after entering the password, Keepass only returns an "invalid composite key" message. The same is true for two backups, that were saved on other harddrives. (I just copy pasted the .kdbx file to a diff. location, once after the initial setup and then a few weeks after)
The issue started occuring after updating from 2.22 to 2.23. However, even after deinstalling & reinstalling 2.22, or updating to 2.24 does it return the "invalid composite key" message.
The password has to be correct, because I am using a 21-digit password that I copy paste from a diff. program into keepass.
Since I only use keepass for non-email-accounts, I can reset all other passwords, however, without knowing why Keepass is randomly unable to open the database, I find it too risky to continue using.
Anyone have an idea, where this "invalid composite key" error might come from?
KeePass cannot decrypt your database using the supplied key / master password. This could be because the password is wrong, or you are missing a key file, or you used Windows User Account, or a combination of the above. You could try searching for a key file - xxxxx.key.
Thanks for the reply.
Since I have never used a key file, nor Windows User Account, I went back to the password and noticed, that it had been altered since first generating it. I was able to restore the original password, which does open the KeePass database.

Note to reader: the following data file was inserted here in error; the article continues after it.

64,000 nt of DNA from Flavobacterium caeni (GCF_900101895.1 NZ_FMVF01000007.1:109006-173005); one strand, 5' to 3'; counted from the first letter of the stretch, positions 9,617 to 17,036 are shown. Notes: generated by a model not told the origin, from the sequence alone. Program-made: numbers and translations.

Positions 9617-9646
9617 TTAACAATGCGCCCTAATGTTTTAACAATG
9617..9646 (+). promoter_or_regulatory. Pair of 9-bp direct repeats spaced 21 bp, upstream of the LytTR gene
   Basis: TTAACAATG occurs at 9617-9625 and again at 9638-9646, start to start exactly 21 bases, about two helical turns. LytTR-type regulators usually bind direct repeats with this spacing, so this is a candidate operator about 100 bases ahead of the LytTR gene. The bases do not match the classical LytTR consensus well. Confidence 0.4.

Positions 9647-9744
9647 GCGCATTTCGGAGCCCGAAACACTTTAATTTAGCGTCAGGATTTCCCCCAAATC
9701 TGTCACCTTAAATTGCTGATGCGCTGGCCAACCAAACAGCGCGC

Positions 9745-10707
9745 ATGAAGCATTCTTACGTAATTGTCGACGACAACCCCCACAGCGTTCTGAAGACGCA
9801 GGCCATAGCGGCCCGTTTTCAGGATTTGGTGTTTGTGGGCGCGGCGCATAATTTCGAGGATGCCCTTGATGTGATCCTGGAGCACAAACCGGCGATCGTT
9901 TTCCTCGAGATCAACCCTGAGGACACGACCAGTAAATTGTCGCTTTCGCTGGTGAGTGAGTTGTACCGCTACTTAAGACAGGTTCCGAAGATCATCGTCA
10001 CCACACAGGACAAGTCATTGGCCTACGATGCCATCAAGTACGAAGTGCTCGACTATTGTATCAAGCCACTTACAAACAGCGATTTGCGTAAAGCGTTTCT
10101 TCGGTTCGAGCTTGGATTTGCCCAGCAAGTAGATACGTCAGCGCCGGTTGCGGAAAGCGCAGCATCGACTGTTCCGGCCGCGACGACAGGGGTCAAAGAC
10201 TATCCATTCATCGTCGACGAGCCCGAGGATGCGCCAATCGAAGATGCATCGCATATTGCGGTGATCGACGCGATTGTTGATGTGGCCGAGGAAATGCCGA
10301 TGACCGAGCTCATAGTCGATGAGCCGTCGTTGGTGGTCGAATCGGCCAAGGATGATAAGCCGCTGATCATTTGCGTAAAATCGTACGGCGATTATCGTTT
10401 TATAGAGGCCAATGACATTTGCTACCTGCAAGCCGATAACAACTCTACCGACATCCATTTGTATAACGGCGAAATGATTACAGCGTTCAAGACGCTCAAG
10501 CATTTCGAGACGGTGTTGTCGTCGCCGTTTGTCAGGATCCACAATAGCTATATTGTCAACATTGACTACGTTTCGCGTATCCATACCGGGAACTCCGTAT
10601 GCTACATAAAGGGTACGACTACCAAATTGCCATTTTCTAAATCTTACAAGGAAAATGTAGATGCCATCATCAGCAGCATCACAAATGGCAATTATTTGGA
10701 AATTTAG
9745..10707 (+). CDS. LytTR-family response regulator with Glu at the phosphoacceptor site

Guess its time to find a different KeePass master password storing method.
Glad you were able to discover the corruptoin and reconstruct the correct password.
You may wish to reconsider having a 21 digit master that you do not "know". The length seems like overkill and not knowing your master puts you at risk of losing access to your keepass database.
It seems you would be much better served doing something else.
One option is to create a sentence that is always true regardless of the passage of time/circumstances/likes/dislikes/births/deaths/marriages/politics.
"my sister Jenny was born 3 years before my bother Hank"
this sentence is an easy way to construct the string:
Most people would say 11 chars of "randomized" lowers/uppers/numbers is plenty strong and possibly faster than using another program to obtain your master key.
If you use keepass often then you will end up repeating that sentence in your brain so much I doubt you will ever forget your sentence.
You do want to make backups of your master key. You should be 100% sure that you never lose access. Do whatever can be done within in your circumstances. some might say that even masking tape to the underside of your bed frame is more preferable than losing access.
That seems to be a decent way of creating a password, without the risk of forgetting it, as it can be reconstructed by memory. Great advice.
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